Ron West: I think that there are plenty of definitions actually if you look in the literature. The problem's not so much in the definition, as in actually applying any of those definitions in the real situation. When people talk about 'comprehensiveness', they really talk about delineating all the communities and then applying this 15% rule to them. So it's a very difficult question. But the problem we have now is not trying to be comprehensive and adequate in the totality of a reserve. The problem we have is that we just don't have any. It would be good to start with some reserves and then in the future - maybe in a decade or so - start looking at whether they are comprehensive and representative. It would be good to take that attitude right now, but I just think we're so far behind the eight ball in terms of the aquatic environment that we really need to start anyway.
Bruce Thom: I think the point's very relevant with respect to what the Minister said this morning about the $8.6m that the Government is investing in the Comprehensive Coastal Assessment because a direction from that is to come up with some answers with respect to those things that are outside the public protected areas or national park that should be protected. As it applies to the aquatic areas it's a very big question.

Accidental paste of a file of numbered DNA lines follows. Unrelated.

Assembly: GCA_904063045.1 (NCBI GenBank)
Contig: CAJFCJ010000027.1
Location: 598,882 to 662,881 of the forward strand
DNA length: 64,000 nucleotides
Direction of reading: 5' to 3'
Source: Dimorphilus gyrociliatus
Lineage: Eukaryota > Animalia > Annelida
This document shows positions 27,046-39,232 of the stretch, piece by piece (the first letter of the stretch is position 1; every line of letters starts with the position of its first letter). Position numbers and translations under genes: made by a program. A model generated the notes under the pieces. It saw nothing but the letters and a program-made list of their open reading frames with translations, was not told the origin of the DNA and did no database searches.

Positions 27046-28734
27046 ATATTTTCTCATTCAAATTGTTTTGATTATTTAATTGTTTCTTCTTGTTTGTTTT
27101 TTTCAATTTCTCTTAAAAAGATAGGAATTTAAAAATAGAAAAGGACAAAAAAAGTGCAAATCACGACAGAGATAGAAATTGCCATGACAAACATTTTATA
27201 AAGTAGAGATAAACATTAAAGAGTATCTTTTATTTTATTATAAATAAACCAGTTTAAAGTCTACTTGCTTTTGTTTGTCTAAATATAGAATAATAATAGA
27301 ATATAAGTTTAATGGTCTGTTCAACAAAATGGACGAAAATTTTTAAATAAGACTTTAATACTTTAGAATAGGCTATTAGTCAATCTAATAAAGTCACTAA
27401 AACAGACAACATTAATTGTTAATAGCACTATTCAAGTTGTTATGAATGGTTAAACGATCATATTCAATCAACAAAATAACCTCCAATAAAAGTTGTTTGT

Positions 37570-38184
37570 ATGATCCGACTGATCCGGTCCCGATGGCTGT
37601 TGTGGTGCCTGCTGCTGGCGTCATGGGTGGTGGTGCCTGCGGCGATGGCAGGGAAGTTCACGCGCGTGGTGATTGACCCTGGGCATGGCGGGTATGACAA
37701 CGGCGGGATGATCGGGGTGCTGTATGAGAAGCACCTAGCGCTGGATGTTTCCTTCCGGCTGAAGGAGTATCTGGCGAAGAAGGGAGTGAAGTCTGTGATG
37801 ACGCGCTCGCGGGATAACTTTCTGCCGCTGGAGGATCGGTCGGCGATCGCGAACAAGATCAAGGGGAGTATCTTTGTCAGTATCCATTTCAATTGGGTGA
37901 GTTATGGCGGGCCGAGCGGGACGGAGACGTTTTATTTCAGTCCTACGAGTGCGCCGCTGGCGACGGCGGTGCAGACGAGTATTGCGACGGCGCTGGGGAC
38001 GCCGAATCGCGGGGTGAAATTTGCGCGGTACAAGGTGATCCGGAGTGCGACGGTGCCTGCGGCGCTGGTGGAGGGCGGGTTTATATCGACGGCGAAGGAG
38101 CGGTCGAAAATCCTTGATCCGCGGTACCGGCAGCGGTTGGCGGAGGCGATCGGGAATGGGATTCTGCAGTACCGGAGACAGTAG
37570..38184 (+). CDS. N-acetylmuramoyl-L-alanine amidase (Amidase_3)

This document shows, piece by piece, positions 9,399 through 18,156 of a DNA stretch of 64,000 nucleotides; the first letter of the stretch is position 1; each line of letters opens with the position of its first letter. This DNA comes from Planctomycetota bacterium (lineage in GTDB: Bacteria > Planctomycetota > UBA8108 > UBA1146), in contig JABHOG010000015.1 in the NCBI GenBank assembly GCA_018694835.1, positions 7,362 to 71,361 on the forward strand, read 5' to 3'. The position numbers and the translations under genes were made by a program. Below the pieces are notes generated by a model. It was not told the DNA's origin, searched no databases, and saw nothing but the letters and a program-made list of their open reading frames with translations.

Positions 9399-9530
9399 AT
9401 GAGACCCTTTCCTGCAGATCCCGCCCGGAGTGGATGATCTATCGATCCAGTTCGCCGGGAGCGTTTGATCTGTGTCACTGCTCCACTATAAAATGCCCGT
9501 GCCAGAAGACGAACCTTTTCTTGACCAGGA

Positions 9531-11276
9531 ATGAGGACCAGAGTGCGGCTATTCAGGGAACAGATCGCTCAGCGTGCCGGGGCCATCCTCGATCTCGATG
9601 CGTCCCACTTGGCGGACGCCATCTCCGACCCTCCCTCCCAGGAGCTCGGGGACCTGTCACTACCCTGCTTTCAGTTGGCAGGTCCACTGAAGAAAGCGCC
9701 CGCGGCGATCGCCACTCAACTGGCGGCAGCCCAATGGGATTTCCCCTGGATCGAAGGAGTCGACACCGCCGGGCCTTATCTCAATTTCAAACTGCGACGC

Ron West: Those four hectares that I indicated as being protected were actually protected I think mostly in the 70s. In the last 30 years we've had virtually no full protected areas put into place. Bruce is right, there needs to be some sort of assessment of the whole coast. But there are a lot of areas that really we can identify straight away and say well "That should be protected". Now people talk about Towra Point for example as being a protected area. Well it's protected in some aspects, but fishing is allowed. Well, then you could say that it's not a real reserve. There's only a very small proportion of that reserve that's really a reserve for fishes.